Several years ago, Ken Layne famously warned the media that on the Internet, “we can fact-check your ass.” Sadly, many bloggers could use some fact-checking, too:
- A few days ago Valleywag claimed that the recent 365 Main datacenter outage was due to a drunk employee – a claim they’ve since retracted.
- Last week Robert Scoble posted erroneous statements about FeedBurner and the RSS Advisory Board. Robert soon updated his post to correct his misstatements about FeedBurner.
- Read/WriteWeb’s recent claim that “Desktop RSS Readers are (Nearly) Dead” included incorrect assumptions about feed statistics, neglected to consider behind-the-firewall Enterprise customers who can’t use web-based RSS readers, and was based on a survey whose audience is far more likely to use a web-based reader to start with.
- And of course, Engadget’s claim a few months back that Apple was delaying the next version of Mac OS X caused Apple stock to plunge. This claim, too, was later corrected.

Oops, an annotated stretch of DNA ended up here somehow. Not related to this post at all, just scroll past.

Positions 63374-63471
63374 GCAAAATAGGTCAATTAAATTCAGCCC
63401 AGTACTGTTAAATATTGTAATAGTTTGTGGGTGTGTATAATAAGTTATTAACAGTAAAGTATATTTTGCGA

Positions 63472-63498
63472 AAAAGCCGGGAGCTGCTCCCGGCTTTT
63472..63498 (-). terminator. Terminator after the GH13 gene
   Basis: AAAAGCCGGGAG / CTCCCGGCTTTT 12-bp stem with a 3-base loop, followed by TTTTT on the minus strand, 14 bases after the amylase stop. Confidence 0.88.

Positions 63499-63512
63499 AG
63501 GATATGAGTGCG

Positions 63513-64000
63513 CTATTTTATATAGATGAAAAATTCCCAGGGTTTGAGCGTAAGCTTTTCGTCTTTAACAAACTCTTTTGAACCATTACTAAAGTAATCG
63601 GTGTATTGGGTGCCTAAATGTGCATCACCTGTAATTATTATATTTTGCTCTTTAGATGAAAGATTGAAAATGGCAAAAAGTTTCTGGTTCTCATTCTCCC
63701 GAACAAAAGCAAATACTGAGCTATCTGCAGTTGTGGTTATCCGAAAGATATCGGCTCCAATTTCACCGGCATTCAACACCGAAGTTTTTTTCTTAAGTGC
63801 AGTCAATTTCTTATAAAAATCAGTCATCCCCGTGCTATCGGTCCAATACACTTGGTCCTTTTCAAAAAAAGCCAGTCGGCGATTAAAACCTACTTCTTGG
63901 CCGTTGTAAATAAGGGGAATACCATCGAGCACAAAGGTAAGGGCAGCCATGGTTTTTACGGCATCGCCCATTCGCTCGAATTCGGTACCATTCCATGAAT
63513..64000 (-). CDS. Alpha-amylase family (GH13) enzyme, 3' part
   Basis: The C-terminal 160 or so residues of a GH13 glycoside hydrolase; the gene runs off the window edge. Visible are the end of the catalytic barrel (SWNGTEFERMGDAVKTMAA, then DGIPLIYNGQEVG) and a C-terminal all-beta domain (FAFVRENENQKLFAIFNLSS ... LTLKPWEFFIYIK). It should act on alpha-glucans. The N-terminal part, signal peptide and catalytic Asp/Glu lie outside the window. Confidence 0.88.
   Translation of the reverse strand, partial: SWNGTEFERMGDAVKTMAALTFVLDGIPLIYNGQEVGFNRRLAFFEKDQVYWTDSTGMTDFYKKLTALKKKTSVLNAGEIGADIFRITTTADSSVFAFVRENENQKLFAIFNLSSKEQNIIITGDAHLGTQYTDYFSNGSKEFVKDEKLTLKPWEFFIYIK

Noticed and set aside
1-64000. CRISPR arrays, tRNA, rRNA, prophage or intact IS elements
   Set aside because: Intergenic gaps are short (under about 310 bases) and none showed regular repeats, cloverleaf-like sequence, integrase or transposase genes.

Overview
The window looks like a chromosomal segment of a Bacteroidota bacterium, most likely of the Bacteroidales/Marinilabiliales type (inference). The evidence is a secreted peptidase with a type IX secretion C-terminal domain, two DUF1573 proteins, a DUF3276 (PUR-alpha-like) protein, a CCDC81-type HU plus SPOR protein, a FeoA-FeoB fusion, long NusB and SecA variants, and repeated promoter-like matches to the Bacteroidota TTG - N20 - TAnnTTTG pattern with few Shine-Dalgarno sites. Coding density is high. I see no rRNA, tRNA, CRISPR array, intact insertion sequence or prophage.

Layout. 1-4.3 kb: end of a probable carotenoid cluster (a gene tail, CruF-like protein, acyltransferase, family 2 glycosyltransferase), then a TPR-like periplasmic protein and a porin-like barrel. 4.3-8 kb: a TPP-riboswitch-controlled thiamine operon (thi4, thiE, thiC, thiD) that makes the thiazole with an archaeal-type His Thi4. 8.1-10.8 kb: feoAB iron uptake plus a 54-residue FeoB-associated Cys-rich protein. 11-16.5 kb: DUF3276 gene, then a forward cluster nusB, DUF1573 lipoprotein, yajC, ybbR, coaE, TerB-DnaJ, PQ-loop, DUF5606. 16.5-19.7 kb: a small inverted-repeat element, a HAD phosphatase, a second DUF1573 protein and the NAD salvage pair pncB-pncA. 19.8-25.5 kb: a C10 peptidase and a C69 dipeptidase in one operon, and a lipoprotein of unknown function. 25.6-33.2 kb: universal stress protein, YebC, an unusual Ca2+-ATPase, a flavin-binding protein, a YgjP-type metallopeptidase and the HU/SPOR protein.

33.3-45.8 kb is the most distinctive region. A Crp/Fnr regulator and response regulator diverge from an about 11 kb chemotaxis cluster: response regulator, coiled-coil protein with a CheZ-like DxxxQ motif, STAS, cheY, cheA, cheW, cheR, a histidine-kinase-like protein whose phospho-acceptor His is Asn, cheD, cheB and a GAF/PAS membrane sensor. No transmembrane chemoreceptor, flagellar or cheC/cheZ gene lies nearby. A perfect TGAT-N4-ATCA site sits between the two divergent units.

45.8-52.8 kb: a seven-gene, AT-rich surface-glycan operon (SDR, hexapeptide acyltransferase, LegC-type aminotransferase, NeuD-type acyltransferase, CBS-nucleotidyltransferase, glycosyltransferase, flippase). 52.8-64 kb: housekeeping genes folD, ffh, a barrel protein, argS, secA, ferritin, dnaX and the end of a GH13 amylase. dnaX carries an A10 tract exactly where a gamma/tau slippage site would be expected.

Now, I should make it clear that I respect Scoble, Read/WriteWeb and Engadget – I list the posts above solely because they’re high-profile examples of poor fact-checking, not because I dislike these blogs. There are many more examples, and I’m sure I’ve made my share of mistakes, too. But when a blog with a large audience makes a false claim, the potential for harm is great enough that fact-checking should be more of a priority.
Many of us in the geekosphere have a low opinion of the “mainstream media,” but we bloggers suffer from the same faults that we saddle the MSM with. We shoot from the hip without checking our sources, do little research to back up our claims, create sensationalistic titles for our posts, and generally do everything that the MSM does to increase readership.
Now that blogs have clout, perhaps we should spend a little more time fact-checking our own asses before we post?